In E-mails from Hell: The Wrath of William Wyndell, David Earthman’s alter ego, Wyndell, e-mails total strangers, goading, prodding and generally annoying them until they stop replying to his ridiculous emails. Yes, sometimes Wyndell says things you wouldn't say to your worst enemy. But mostly he just annoys his victims, making it hard to identify or side with him in the first place.
Want to sell your car? Find a new roommate? Interview or hire a new employee? Locate your lost dog? All Wyndell will do if he gets a hold of your e-mail address is proceed to ask ridiculous questions ad nausea.
I was ready to be shocked by E-mails from Hell: The Wrath of William Wyndell, but what I got instead was mind amusement mixed with a bit of pity for the “victims” of the pranks.
Earthman, who says the book is based on time he spent “answering online ads, inquiring businesses, and basically menacing anyone who had an e-mail address,” might have been better served to either focus on true e-mail abusers, such as spammers. Unfortunately, he only devotes two e-mail diatribes to those types of victims, and spends the remainder of the book harassing innocent bystanders.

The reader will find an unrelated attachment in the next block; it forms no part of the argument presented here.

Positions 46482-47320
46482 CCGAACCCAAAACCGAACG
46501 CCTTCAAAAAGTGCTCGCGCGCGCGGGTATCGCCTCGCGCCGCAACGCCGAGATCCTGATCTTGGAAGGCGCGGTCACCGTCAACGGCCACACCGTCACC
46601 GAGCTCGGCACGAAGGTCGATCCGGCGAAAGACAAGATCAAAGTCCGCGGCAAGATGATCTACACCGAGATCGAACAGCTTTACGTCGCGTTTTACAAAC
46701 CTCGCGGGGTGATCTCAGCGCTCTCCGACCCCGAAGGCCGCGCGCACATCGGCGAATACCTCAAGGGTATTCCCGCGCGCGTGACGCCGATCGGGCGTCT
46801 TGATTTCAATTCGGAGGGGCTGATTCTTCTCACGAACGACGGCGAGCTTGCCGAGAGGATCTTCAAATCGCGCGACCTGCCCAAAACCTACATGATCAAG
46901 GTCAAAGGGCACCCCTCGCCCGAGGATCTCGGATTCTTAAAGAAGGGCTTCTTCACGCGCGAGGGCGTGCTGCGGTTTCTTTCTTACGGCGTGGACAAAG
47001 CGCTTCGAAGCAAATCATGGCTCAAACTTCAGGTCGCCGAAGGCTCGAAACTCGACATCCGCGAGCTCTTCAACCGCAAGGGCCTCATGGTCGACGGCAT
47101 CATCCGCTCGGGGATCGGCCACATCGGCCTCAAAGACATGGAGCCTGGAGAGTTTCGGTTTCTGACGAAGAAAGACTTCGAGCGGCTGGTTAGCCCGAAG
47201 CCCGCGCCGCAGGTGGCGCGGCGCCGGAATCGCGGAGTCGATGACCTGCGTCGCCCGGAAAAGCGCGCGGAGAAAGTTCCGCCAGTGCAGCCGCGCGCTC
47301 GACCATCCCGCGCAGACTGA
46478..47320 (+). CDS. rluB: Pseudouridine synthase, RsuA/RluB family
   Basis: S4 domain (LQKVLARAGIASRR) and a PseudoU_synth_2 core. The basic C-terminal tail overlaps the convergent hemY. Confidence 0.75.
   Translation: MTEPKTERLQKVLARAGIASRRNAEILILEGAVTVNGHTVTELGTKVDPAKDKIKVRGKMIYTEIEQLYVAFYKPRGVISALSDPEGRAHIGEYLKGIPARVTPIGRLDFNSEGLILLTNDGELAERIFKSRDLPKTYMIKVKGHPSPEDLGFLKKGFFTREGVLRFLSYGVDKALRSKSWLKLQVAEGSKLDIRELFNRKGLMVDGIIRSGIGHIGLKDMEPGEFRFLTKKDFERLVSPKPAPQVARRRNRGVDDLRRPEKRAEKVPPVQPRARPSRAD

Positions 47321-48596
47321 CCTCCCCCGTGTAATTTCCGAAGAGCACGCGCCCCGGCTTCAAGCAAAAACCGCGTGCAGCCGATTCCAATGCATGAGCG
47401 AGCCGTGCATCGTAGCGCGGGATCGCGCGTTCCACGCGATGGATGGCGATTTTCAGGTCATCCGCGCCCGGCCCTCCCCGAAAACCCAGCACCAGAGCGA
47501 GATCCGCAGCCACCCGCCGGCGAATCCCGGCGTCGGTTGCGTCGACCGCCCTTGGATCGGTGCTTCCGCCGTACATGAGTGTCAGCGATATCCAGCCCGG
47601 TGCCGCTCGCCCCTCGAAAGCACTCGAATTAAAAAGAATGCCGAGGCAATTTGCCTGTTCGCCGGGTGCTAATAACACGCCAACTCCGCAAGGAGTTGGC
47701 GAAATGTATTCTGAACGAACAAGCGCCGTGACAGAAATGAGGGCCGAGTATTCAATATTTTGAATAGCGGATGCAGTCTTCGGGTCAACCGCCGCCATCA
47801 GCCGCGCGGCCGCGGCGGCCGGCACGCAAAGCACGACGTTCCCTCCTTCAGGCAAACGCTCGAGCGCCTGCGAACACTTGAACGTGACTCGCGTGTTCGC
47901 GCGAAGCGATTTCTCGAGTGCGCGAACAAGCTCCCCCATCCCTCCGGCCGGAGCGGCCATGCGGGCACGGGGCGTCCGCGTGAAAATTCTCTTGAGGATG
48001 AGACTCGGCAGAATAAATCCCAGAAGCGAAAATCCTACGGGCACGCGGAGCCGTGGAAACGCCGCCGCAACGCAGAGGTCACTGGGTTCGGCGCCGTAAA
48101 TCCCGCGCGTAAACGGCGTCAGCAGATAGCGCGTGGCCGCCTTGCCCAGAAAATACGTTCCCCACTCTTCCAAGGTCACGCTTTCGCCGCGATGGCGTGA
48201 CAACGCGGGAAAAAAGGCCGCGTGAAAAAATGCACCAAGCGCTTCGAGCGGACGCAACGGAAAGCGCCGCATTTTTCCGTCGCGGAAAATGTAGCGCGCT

Yes, Earthmen did find a niche to write about, but his bachelor’s degree in broadcasting from Texas State University in San Marcos, Texas, could probably be put to better use.
Instead, he turns his attention to e-mail harassing college students looking for roommates, business owners hiring new employees, people selling goats, rock bands searching for new drummers, and, yes, the owner of a lost dog.
The fact the he spent sometimes weeks corresponding with his victims says something about both him and said victims—people have way too much time on their hands.
And e-mail, in all of its anonymity, has created people who put up with more than they should. Maybe if we all treated e-mails like phone calls, Earthman would have no one left to harass.
There’s not much to like about E-mails from Hell: The Wrath of William Wyndell. If Earthman ever comes out with a book about e-mail harassing spammers, now that’s a book I’d want to read.Powered by Sidelines